Powell Memorial Butterfly Garden & Monarch Waystation

The Powell Memorial Butterfly Garden and Monarch Waystation provides...

Food and drink for pollinators: flowers for pollen (protein) and nectar (sugar).

Nesting sites for native bees, birds, and host plants for butterflies (caterpillar food)

A place for children and adults to identify and learn about the plants and insects that share our state.

Why Care About Pollinators?

 

About one in three bites of our food and drink require a pollinator. Fruit, nuts, vegetables, grains—coffee and chocolate too.

They provide a vital ecological service that is essential to the health of the environment.

Pollinators are a keystone species & central to the lives of other wildlife. For example, the bumblebee feeds on the huckleberry flowers, pollinating them to produce fruit, which is eaten by songbirds, grizzly bears and other animals-- including us.

The economic value of insect pollination worldwide has been estimated at $217 billion. Plus, pollinators are beautiful and fascinating

What is Pollination?

 

Pollination is the process by which plants reproduce by making fertile seeds.

Almost 75% of all plants on earth require an animal for pollination. Pollinators evolved together with native plants, which are best adapted to our local climate, soil and growing season.

Like all organisms that rely on sexual reproduction, plants have male and female structures, which vary from flower to flower in a variety of configurations.

Pollen grains contain the plant’s male cells, which travel down the female structures to reach the ovary and achieve fertilization.

When pollen is not transferred no seed is formed. Inadequate pollination produces a fruit with few seeds and a small, lopsided fruit.

How Pollen Travels

 

Some plants can pollinate themselves; but half of all flowering plants need pollen from another plant. And since they are rooted to the ground, they need help from wind or an animal.

Wind carries pollen but the chance of it reaching its target flower is low. So the blossoms must produce millions of pollen grains to succeed. People with hay fever understand this all too well!

Flowers actively attract pollinators with bright petals, sweet scents and rewards like sugar-rich nectar to fuel flight and protein-rich pollen to feed their young. Flowers stop producing nectar after they are fertilized and some change color to signal an insect to look elsewhere.

Who Are the Pollinators?

 

Bats and birds can pollinate, but the vast majority of pollinating creatures are insects. Pollinating insects fall into four major groups:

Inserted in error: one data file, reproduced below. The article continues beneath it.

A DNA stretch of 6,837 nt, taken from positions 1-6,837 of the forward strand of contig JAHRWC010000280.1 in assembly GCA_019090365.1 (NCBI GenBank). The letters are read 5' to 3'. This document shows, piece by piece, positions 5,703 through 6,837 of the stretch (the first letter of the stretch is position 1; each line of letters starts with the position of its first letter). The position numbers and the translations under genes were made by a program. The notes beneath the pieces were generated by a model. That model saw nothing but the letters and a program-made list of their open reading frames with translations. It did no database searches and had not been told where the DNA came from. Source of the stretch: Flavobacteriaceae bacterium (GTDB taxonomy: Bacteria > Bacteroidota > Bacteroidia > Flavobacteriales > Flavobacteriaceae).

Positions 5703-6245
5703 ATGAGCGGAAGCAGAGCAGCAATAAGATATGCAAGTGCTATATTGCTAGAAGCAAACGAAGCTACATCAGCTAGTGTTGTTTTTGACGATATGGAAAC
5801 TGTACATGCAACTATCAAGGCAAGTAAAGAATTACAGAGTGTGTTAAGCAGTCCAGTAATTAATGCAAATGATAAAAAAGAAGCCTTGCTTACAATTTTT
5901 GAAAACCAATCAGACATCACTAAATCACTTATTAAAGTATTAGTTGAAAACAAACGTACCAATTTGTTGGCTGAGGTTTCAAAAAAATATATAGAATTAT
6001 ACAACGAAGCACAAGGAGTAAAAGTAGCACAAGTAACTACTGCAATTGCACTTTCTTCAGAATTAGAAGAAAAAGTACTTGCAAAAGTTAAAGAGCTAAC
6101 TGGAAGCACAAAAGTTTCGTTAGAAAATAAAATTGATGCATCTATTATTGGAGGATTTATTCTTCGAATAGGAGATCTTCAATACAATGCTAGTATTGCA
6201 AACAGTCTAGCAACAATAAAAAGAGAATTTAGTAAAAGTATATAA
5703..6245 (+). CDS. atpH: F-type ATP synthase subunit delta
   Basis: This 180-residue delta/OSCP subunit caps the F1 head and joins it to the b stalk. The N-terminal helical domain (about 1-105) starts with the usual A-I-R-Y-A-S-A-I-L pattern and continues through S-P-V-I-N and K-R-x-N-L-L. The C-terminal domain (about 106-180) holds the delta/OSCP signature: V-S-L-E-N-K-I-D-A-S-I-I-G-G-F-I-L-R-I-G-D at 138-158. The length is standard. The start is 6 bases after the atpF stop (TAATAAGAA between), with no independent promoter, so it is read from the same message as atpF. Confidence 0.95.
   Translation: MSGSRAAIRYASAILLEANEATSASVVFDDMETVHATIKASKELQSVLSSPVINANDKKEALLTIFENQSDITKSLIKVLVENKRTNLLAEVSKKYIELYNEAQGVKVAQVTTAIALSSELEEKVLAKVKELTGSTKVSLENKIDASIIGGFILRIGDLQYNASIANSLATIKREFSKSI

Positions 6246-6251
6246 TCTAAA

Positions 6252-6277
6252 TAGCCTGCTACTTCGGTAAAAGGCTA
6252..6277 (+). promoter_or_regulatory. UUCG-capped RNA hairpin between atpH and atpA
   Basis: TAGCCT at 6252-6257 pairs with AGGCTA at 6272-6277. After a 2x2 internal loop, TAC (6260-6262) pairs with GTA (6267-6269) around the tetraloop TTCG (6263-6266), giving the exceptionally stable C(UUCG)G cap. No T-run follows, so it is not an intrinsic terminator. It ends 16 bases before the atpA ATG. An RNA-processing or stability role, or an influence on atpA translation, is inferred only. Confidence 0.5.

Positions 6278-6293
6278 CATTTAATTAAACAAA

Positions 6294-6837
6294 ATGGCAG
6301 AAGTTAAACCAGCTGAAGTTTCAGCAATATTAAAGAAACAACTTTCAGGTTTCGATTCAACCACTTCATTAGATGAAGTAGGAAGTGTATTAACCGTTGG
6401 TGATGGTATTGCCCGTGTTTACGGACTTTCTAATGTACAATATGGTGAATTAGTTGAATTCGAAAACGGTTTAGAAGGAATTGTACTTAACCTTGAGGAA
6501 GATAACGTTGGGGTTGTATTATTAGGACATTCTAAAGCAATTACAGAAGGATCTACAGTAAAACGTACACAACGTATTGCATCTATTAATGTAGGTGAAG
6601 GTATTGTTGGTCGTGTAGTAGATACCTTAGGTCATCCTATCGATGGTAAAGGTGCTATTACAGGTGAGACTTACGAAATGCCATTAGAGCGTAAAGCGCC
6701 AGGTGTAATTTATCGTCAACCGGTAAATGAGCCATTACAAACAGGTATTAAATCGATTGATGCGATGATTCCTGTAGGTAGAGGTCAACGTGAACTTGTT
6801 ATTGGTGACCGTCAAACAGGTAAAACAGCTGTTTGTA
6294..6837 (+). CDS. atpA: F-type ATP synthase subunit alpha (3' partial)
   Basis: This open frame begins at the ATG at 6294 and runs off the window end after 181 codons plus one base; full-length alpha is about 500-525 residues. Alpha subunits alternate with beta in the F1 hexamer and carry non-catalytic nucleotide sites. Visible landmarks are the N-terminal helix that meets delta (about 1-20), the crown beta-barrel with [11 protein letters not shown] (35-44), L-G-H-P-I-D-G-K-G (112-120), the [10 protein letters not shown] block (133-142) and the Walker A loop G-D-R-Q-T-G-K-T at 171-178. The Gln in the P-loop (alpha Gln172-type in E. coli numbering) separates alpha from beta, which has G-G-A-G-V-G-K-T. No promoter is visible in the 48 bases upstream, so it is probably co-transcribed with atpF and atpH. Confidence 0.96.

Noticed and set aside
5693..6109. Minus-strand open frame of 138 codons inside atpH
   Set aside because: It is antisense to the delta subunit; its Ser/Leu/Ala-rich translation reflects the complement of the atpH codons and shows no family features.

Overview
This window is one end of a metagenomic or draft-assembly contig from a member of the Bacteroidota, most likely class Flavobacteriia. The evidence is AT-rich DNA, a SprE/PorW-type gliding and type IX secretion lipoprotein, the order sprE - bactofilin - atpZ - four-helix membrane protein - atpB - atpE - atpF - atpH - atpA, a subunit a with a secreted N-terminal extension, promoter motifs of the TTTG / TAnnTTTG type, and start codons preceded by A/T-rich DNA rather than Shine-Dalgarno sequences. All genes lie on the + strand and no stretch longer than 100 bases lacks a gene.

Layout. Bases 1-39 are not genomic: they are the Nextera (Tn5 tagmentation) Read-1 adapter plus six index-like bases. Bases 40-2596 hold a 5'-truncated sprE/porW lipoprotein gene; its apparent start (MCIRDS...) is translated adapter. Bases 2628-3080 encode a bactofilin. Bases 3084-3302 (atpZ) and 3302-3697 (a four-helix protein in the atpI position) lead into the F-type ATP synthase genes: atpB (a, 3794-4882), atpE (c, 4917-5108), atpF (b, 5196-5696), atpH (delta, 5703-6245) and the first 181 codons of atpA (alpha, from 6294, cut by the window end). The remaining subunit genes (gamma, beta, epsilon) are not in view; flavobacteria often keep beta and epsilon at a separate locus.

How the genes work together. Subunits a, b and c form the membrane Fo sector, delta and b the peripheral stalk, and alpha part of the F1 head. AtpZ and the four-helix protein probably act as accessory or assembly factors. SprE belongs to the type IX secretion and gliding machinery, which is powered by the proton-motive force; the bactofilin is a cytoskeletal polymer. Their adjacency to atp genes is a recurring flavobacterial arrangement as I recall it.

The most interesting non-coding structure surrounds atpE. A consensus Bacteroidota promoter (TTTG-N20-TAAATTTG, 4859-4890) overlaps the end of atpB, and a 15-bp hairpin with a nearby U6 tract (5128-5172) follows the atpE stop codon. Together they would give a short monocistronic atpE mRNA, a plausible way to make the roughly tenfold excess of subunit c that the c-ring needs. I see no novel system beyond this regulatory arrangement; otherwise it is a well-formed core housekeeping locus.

• Bees and wasps
  • Flies
  • Butterflies and moths
  • Beetles

Bee species out pollinate all other groups and are by far the most effective because they feed only on flowers.

Although important to agriculture, honeybees are not native to North America, and Native Bees are far more efficient pollinators than honeybees. In a study of cherry orchards, Blue Orchard bees produced more than twice the fruit that honeybees did. Native bees work longer hours per day and also forage in wet and cold conditions, while honeybees stay in the hive. In early spring, native bees need flowers like golden current, serviceberry and chokecherry.

Of the 4000 bee species in North America, more than three fourths are solitary, not social. Each female makes her own nest and feeds her young without help. She has extraordinary engineering skills in building this nest. Before she closes each brood cell, she leaves food, a loaf of nectar and pollen—“bee bread”—for her offspring. She then lays an egg and seals the cell. As she lays this tiny white sausage-like egg, she can control whether it will hatch into a female or male.

Plant Your Garden to attract Pollinators

 

  • Plant native plants, which are adapted to our local soil and climate.
  • Plant flowers:
    • In big clumps so butterflies can find them
    • In a variety of colors and shapes—like tubular penstemon for long tongues and sunflowers for short tongues.
    • In assorted varieties that bloom continuously from early spring to late fall.
    • Avoid double flowers with no scent, pollen or nectar.
  • Plant a variety of host plants for caterpillars. Many butterflies and moths are specialists. Tiger Swallowtails need PawPaw trees. Giant Swallowtails need Prickly Ash.
  • Go chemical-free. Pesticides and herbicides kill pollinators. Find plants and seeds that are untreated. Native and organic plants are safe.
  • Protect nest sites of native bees, 70% of which lay eggs underground. They need sunny, bare, well-drained soil to excavate their nests. Leave some messy habitat for bees to lay their eggs. Old stumps, rotten logs and pithy plant stems are all bee condos!
  • Help people learn about pollinators by planting gardens, schools, farms or parks with food plants they need to survive.
  • To see Kansas butterfly, caterpillars and plant lists, check out these links:

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